Calvo Doctrine


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Calvo Doctrine

The principle set forth by an Argentine jurist, Carlos Calvo, that a government has no duty to compensate Aliens for losses or injuries that they incur as a result of domestic disturbances or a civil war, in cases where the state is not at fault, and, therefore, no justification exists for foreign nations to intervene to secure the settlements of the claims made by their citizens due to such losses or injuries.

References in periodicals archive ?
Similar to the argument that the Calvo doctrine is unfair to the
This goes hand in hand with the Calvo doctrine, as both theories dictate
Latin American countries where the Calvo doctrine is king, (232) and an
48) The Calvo Doctrine insists upon a level playing field among foreign and domestic citizens, (49) and by extension precludes the option of international investor-state arbitration.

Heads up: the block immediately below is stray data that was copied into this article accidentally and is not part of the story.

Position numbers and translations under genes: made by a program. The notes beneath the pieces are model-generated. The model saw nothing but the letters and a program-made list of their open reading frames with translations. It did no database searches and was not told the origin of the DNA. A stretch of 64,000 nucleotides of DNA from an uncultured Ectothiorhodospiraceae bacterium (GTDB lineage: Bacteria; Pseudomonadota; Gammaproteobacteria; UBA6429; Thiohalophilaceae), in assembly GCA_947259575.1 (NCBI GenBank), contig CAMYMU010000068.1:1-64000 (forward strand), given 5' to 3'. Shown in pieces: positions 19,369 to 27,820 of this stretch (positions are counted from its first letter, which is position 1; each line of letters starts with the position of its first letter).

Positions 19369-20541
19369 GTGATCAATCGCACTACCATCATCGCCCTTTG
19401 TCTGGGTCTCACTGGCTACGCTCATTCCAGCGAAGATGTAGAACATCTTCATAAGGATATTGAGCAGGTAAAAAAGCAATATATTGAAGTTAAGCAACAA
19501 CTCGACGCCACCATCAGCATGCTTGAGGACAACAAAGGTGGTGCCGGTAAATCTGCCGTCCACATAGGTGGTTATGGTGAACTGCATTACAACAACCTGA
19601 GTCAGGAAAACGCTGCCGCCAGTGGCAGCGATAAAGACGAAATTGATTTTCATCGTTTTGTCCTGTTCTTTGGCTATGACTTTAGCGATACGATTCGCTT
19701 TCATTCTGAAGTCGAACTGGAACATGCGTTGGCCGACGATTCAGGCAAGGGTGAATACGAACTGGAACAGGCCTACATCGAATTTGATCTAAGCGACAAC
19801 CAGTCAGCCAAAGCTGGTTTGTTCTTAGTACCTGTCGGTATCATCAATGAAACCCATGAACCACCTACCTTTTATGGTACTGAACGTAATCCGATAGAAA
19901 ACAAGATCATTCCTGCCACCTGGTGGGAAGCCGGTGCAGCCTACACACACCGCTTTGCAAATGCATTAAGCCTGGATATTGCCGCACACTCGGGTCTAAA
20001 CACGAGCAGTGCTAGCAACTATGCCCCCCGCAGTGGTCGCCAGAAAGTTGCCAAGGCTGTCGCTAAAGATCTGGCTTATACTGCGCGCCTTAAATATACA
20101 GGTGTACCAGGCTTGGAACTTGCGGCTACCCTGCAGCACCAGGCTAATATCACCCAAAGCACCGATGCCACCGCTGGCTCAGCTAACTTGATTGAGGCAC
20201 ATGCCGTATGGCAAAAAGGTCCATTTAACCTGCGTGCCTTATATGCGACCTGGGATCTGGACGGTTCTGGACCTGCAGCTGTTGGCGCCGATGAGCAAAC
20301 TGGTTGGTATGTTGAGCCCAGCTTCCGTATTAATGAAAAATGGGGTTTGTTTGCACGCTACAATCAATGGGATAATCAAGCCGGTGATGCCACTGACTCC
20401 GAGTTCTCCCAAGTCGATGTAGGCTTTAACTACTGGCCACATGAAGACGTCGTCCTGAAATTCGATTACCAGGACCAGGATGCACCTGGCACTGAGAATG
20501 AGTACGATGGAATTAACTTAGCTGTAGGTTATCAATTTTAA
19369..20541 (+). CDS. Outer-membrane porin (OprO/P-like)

FTA and BIT agreements that provide for investor-state arbitration runs counter to Calvo Doctrine.
57) The appropriate compensation standard was adopted by Latin American nations under the Calvo Doctrine and was followed by the United Nations Charter of Economic Rights and Duties of States (CERDS).
78) Essentially, the Calvo Doctrine holds that governments have a right to be free of foreign intervention of any sort and aliens are not entitled to rights and privileges that are not held by the nationals of a given country.
Today, the popularity of the Calvo Doctrine is on the decline and in many Latin American countries has been negated by treaties and codes permitting alternative forums for lawsuits.
204) Mexico, after all, was the birthplace of the Calvo Doctrine.
An examination of the notorious Calvo Doctrine will show the extent of this departure.
Regional Integration, Legislative Authority, and the Calvo Doctrine
21) Although there was considerable resistance outside Latin America to the doctrine, especially by commentators in the United States, the Calvo Doctrine has had an important influence on Latin American law and on the development of Latin American notions of sovereignty.